Who can access documents provided to QCAT?
Civil matters at QCAT are open for inspection for parties and non-parties unless a QCAT decision-maker orders otherwise. The QCAT file is the record of proceedings, which in simple terms is the record of all the documents that have been filed at QCAT and relied upon at the hearing.
A request may be made to search or view QCAT’s record of proceedings. Fees are required to be paid when you inspect the record as follows:
|File Inspection Fee Payable?
|Copying Fees Payable?
|Party to the proceeding
Any fees payable are subject to any legislative requirements or QCAT orders stating otherwise.
This means that in civil proceedings generally, the record of proceedings in QCAT matters are open to inspection and copying, whether you are a party or not.
For more information, please see Practice Direction 7 of 2021 – ROP Accessing documents.
Who cannot access documents provided to QCAT?
In limited circumstances, some files cannot be accessed for public inspection or copying unless you are a party to the proceeding.
If you are not a party to the proceeding and wish to inspect and copy a file, you cannot do so if:
- the file is covered by legislation that prevents access. For example, some categories of cases such as those involving children are not available for public inspection; or
- the file is the subject of a non-publication order made by QCAT
When you make a request, QCAT staff will check whether the file is subject to any non-publication orders or is covered by legislation that prevents access and advise you if this is the case.
What if I do not want my file accessed by the public?
Generally, all QCAT hearings and records of proceedings in matters are open to the public unless otherwise ordered by QCAT. Information about your matter and proceedings can also be published (for example the Supreme Court Library website, The Courier Mail or other news outlets) when a final decision is delivered.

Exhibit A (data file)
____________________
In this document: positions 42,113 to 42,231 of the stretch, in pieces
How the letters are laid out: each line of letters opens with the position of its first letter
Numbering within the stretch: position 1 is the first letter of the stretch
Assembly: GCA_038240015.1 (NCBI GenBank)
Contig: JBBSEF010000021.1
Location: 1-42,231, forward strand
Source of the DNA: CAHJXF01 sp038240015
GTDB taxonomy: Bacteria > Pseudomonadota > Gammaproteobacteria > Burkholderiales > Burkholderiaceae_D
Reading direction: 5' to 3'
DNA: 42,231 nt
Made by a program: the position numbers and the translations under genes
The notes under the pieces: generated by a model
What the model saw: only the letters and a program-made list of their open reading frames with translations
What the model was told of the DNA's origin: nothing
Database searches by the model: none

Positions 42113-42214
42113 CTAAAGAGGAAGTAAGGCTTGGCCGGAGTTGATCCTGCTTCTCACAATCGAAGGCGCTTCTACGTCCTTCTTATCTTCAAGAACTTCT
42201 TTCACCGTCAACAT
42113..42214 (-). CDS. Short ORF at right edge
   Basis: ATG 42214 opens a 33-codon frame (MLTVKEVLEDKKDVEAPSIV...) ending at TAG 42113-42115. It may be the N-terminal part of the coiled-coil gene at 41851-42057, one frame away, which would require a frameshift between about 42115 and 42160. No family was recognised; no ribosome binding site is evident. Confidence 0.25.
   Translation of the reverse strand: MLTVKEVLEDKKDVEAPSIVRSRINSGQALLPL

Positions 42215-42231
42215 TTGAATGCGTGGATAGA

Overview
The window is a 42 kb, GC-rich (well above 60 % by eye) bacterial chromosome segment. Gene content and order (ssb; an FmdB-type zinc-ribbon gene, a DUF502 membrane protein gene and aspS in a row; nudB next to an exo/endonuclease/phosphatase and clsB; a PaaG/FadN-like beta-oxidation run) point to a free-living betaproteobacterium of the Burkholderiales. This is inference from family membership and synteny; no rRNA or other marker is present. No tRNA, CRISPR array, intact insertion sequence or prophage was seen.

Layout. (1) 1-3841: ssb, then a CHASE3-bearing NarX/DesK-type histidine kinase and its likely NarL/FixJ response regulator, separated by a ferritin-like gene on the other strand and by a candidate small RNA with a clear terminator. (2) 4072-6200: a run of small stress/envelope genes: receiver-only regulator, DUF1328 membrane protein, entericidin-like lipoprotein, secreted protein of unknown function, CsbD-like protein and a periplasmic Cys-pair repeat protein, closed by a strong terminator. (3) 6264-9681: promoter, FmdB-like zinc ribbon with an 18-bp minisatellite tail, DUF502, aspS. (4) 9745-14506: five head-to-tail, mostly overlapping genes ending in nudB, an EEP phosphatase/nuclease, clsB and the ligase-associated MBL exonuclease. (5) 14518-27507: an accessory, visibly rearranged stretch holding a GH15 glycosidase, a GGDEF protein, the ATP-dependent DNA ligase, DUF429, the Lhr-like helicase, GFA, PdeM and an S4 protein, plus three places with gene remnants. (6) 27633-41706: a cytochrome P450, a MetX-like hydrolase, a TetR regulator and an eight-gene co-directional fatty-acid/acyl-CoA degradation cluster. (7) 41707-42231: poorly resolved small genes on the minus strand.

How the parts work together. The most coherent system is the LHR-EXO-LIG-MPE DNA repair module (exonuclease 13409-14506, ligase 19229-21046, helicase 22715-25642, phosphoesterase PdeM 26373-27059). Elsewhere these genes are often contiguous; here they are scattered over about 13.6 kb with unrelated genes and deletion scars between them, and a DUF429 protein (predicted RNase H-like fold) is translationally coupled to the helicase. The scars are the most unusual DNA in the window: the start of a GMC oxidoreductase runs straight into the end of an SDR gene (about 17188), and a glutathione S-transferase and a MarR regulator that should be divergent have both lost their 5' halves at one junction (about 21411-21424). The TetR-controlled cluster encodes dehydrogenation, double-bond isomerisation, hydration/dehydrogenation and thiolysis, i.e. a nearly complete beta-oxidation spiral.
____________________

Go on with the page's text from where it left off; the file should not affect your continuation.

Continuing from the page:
In limited circumstances, QCAT may make an order known as a ‘non-publication order’. A non-publication order limits who can inspect and copy the material held on a QCAT file. It also prevents publication of the contents of a document or thing produced, evidence, or information in a file that may enable a person affected by the proceedings before QCAT to be identified.
QCAT must be satisfied that making a non-publication order is necessary to:
- avoid injustice to a person
- avoid endangering the physical, mental health or safety of a person
- avoid offending public decency or morality; or
- avoid the publication of confidential information or information that may not be in the interests of the public
If you are in a domestic and family violence situation and you are concerned that your identity or address may disclosed, please contact QCAT as soon as possible to discuss your concerns.
How do I access a QCAT file?
You can look at most QCAT files in person at Level 11, 259 Queen Street, Brisbane, within QCAT’s normal business hours. However, if the matter was dealt with in a Magistrates Court, you can look at the relevant Magistrates Court.
If QCAT approves your request, you can look at the file in a private room at QCAT. A staff member will be with you when you view the file/s.
Preparing your documents for inspection can take up to 3 business days, or longer if the records have been archived. Delays may also be experienced if a file is currently at a hearing.
Once your request has been received QCAT staff will arrange an appointment for you to view the file.
You can request copies of material after the inspection (fees apply).
How do I search to see if a matter has been determined by QCAT?
Anyone can apply to search for details about a QCAT proceeding. This is called searching the register of proceedings.
The register of proceedings contains information about all proceedings at QCAT. You can find out information about parties to a proceeding or the status of a proceeding.
For example, you may not be a party to a proceeding and you wish to search the register to see if a particular company has proceedings lodged against them already.
A search returns the date an application was made, case number, names of parties involved and the status of the file (finalised or ongoing).
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